What is white fragility? How did it start? These are understandable and commonly asked questions. White Fragility is a term coined by Robin DiAngelo, an author and lecturer with a Ph.D. in Multicultural Education. In her book White Fragility: Why It’s So Hard For White People To Talk About Racism, she defines the term white fragility as “the phenomenon by which white people become angry, defensive, or hostile when confronted with the idea that they are complicit in systemic racism.” To fully understand that definition, it’s necessary to also understand the term systemic racism. Systemic racism can be thought of as a form of racism that is embedded as a normal practice within society or an organization. Throughout the book, DiAngelo provides her insights and opinions on how to combat racism in all forms.
Once the terms white fragility and systemic racism are understood, one can begin to explore strategies for anti-racist and anti-white supremacist actions. Below are some suggestions for the first steps:
- Recognize privilege: Owning your own privilege is a first step in recognizing how this privilege has shaped your life and views, which is important in working to empower others.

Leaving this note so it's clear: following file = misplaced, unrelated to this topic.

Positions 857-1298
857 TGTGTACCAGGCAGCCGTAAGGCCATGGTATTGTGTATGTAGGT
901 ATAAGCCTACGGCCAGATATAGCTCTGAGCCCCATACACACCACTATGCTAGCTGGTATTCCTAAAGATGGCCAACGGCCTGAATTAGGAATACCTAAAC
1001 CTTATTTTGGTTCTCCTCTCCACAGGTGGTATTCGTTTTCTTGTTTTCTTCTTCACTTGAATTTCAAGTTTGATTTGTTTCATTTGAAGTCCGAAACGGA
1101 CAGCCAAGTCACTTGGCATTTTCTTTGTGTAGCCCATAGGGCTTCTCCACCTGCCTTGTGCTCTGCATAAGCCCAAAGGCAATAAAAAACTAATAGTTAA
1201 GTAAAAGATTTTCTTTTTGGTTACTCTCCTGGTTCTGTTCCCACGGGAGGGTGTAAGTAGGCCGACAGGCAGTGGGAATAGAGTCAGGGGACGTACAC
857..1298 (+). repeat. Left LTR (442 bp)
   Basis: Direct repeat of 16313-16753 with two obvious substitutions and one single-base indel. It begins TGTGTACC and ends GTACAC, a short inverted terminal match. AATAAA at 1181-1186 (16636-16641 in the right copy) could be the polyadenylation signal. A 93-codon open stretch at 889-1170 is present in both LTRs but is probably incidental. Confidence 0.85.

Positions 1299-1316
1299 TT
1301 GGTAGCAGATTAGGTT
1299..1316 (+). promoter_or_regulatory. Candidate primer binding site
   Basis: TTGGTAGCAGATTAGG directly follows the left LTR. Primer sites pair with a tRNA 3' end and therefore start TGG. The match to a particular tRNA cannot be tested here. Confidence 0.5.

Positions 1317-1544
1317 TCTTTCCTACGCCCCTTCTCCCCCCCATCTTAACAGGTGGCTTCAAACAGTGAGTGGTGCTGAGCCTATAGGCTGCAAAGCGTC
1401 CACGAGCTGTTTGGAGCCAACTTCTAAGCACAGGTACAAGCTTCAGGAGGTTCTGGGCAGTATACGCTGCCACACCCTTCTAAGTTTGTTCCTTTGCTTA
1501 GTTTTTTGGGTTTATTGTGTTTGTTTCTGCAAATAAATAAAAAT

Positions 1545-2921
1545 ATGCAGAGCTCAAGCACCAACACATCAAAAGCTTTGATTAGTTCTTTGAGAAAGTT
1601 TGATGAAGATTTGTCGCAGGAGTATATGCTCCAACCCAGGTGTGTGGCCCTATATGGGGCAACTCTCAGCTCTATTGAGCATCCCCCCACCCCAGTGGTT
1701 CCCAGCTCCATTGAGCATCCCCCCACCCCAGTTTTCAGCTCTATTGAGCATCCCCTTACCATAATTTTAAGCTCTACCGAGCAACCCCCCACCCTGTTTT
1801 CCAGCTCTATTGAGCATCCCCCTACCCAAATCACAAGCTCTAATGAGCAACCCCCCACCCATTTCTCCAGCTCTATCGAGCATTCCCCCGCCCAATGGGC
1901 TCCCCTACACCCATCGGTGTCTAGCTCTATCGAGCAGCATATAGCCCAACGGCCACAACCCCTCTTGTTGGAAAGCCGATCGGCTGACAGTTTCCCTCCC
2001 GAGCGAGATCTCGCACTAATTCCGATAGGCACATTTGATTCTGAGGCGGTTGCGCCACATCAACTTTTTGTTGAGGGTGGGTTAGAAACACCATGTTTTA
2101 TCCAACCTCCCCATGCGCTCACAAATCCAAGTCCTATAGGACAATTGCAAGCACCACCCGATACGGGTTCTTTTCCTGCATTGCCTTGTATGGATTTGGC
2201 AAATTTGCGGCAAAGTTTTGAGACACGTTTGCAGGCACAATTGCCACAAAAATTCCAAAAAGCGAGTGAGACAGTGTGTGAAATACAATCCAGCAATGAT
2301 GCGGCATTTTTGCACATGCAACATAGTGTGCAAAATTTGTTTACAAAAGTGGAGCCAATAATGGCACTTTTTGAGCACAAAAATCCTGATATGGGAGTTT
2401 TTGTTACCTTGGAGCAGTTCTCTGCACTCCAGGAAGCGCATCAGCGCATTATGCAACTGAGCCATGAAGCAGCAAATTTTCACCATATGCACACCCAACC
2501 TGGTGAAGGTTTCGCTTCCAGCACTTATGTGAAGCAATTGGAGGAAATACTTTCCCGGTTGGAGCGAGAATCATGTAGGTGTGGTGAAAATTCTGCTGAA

- De-center yourself: Work in your spaces to center the voices of those who have been historically oppressed as a result of white supremacy.
- Listen: To be an advocate, you must listen to the voices of people of color. It is not your job to speak for others, but to make sure the voices of others are heard.
- Recognize historical and current oppression: Oppression and white supremacy are not relegated to history. Their legacies are present today, and confronting this reality is necessary to truly hear and empower historically marginalized groups of people.
- Learn: It is your responsibility to educate yourself about the country’s history of white supremacy.
- Consumption of information: Consider your sources of news and information, and whether they champion diverse voices.